Following the first step of coagulation, a second process called flocculation occurs. A gentle mixing stage, increases the particle size from submicroscopic micro-floc to visible suspended particle. High molecular weight polymers may be added during this step to help strengthen the floc, add weight and increase settling rate.

Paddle units rotate slowly, usually <1 rpm Velocity of water: 0.5 - 1.5 ft/sec

Design contact times for flocculation range from 15 20 minutes to an hour or more.

Factors influencing coagulation & flocculation; turbidity, pH and color. Once the floc reached it optimum size and strength, the water is ready for sedimentation.

Sedimentation, Filtration and Disinfection

Sedimentation in potable water treatment generally follows a step of chemical coagulation and flocculation Particles grouped together into flocs of a bigger size.

This increases the settling speed of suspended solids and allows settling colloids.
Water resides in sedimentation tank for at least 3 hours and the flocs settle out and collect at the bottom.

Sedimentation tanks can be of different shapes, often rectangular or circular.

They are sized in order to have an optimal sedimentation speed.

If sedimentation speed is too high, most particles will not have sufficient time to settle

If the speed is too low, the tanks will be of an excessive size.

There are four types of sedimentation processes:

Type 1 - Dilutes, non-flocculent, free-settling. (Every particle settles independently.) Type 2 - Dilute, flocculent. (Particles can flocculate as they settle.) Type 3 - Concentrated Suspensions, Zone Settling (Sludge Thickening).

Type 4 - Concentrated Suspensions, Compression (Sludge Thickening).

Filtration is the process of removing solids from a fluid by passing it through a porous medium. Coarse, medium, and fine porous media have been used depending on the requirement. Filtration in water treatment can be carried out using simple slow sand filters or, as is more usual for flocculated water, rapid gravity sand filters.


1 to 2 meters deep, can be rectangular or cylindrical in cross section length and breadth of the tanks are determined by the flow rate desired by the filters, which typically have a loading rate of 0.1 to 0.2 metres per hour



sand filters use biological processes to clean the water

Slow sand filters work through the formation of or Schmutzdecke in the top few mm of the fine sand layer consists of bacteria, fungi, protozoa As water passes through the Schmutzdecke, particles of foreign matter are trapped media and dissolved organic material is adsorbed and metabolised by the microorganisms.

exceptionally good quality with 90-99% bacterial reduction.


sand filters use relatively coarse sand and other granular media to remove particles and impurities that have been trapped in a floc through the use of flocculation chemicals and flocs flows through the filter medium under gravity or under pumped pressure and the flocculated material is trapped in the sand matrix.


Rapid sand filters must be cleaned frequently, often several times a day, by backwashing, which involves reversing the direction of the water and adding compressed air.

The particles in the filter become suspended, releasing the trapped particles.


to operations aimed at killing or rendering pathogenic microorganisms


is different from sterilisation which is a complete destruction of all living matter. is one of the most commonly used disinfectants for water disinfection usage of ozone is also become more widespread.



It is relatively cheap and extremely soluble. Chlorine kills pathogens such as bacteria and viruses by breaking the chemical bonds in their molecules.

Chlorine can be applied to water in gaseous form (Cl2) or ionized solids [Ca(OCl)2, NaOCl]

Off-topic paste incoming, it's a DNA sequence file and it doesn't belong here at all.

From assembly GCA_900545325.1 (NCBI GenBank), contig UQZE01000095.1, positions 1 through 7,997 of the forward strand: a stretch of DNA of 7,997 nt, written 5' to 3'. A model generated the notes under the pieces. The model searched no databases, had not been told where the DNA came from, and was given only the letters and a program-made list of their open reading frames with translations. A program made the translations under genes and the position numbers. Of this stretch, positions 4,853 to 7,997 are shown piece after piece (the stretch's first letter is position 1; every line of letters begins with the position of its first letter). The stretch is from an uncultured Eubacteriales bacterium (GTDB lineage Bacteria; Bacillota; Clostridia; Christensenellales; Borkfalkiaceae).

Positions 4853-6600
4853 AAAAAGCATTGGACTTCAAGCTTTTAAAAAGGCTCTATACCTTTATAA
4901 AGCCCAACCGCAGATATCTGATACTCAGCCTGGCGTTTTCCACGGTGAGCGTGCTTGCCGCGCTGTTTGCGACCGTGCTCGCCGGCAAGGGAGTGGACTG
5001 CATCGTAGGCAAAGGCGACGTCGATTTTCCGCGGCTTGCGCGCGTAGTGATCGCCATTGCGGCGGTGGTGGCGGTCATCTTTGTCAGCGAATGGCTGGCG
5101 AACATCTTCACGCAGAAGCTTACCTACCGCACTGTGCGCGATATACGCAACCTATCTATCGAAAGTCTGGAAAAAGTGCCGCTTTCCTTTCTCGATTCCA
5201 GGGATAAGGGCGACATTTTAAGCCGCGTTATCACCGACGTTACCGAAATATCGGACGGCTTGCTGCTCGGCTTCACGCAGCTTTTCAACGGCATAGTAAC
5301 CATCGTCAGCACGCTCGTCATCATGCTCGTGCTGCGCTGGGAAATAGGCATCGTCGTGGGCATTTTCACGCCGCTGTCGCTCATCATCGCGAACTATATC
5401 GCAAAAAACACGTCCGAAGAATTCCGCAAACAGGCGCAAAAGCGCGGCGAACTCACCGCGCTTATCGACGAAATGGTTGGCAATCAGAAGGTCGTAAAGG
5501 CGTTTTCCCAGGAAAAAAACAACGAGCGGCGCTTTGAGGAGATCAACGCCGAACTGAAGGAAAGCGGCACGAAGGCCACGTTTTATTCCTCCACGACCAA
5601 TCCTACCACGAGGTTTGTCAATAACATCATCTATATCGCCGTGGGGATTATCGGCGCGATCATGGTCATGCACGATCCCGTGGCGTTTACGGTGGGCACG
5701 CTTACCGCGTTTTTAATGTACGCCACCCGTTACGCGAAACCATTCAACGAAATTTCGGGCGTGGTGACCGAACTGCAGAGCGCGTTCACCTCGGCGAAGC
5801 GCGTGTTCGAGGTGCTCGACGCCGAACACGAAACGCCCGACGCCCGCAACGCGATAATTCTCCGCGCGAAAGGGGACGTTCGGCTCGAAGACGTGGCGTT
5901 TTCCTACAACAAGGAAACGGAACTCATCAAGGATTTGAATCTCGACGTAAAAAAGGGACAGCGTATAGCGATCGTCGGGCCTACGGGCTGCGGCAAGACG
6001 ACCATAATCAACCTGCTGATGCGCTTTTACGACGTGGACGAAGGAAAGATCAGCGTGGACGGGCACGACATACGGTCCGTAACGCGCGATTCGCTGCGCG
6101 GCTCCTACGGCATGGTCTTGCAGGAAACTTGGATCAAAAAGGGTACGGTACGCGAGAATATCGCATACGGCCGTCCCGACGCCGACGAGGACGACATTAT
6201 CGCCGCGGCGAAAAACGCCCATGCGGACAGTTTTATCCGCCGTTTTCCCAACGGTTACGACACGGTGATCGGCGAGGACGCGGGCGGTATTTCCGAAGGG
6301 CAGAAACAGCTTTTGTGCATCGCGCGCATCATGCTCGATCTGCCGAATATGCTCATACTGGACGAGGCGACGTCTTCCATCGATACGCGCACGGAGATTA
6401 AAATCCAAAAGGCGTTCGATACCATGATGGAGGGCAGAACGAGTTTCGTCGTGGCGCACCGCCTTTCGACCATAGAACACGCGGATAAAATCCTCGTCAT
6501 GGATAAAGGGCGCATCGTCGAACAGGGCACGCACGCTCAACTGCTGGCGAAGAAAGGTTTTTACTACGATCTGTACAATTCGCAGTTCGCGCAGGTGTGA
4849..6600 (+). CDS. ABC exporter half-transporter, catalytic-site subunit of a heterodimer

The chemical reaction is governed primarily by pH and temperature. Other factor include types of chlorine, contact time and types of organism, concentration

Cl2 (g) +

pH dependent essentially complete within a few milliseconds

H2O HOCl + H+ + Cl-


H+ + OCl-

HOCl is about 80 - 100 times more effective than OCl- for E. Coli [HOCl] + [OCl-] = free available chlorine


Combined chlorine NH2Cl (monochloramine) is 60 -80 times less effective but longer lasting

+ NH3 = NH2Cl + H2O

Hypochlorite salts: NaOCl and Ca(OCl)2

more expensive to purchase easier to handle more common for small supplies

Chloramines (NH2Cl, NHCl2, NCl3)

longer contact time if primary disinfectant used in combination with other disinfectants very effective must be produced on site

Chlorine dioxide (ClO2)


very powerful oxidant kills cysts no taste and odor problems widely used in Europe no residual more expensive than chlorine (produced onsite)



effective bactericide and viricide water must be free of turbidity and lamps free of slime and precipitates no residual protection


and CHBr3

CHCl3, CHCl2Br, CHClBr2

sound epidemiological evidence linking THMs to gastrointestinal tract cancers current regulations require water supplies to limit total THM levels, new rules reduce them



new rules require limits for 5 compounds


and Chlorite

new rules


pH Adjustment


for softened water

CO2 + H2O H2CO3 Purpose is to reduce pH following softening (pH > 11 required for Mg removal)



hydroxide addition for surface

coagulant chemicals reduce pH increase pH to reduce corrosivity

2. Polyphosphate addition

for corrosion control as it forms a protective film on pipes Also helps to control lead levels in tap water as it complexes with lead

3. Fluoride addition

H2SiF6 React in water to yield fluoride ion (F-) Well documented that fluoride levels of ~ 1 ppm reduce incidence of dental caries (cavities)

either as NaF, Na2SiF6,

4. Advanced Oxidation Processes improved disinfection oxidize synthetic organic chemicals taste and odor control 5. Activated carbon adsorption remove recalcitrant synthetic organic chemicals, THMs, taste and odor compounds concern with bacterial growth problems 6. Membrane process discriminate on both size and chemistry selective removal including desalinIzation

Sludge from clarifiers

Finished water

1. Dewatering
Lagoons Sand-dying

beds Freeze treatment Centrifugation Vacuum filtration Continuous belt filter press Plate Pressure filters

2. Ultimate Disposal

storage Landfilling Land application soil amendment Reclamation/recycling new products Ocean dumping banned in US

1. Water treatment process flow Physical Chemical Biological

2. Additional Treatment 3. Residual Management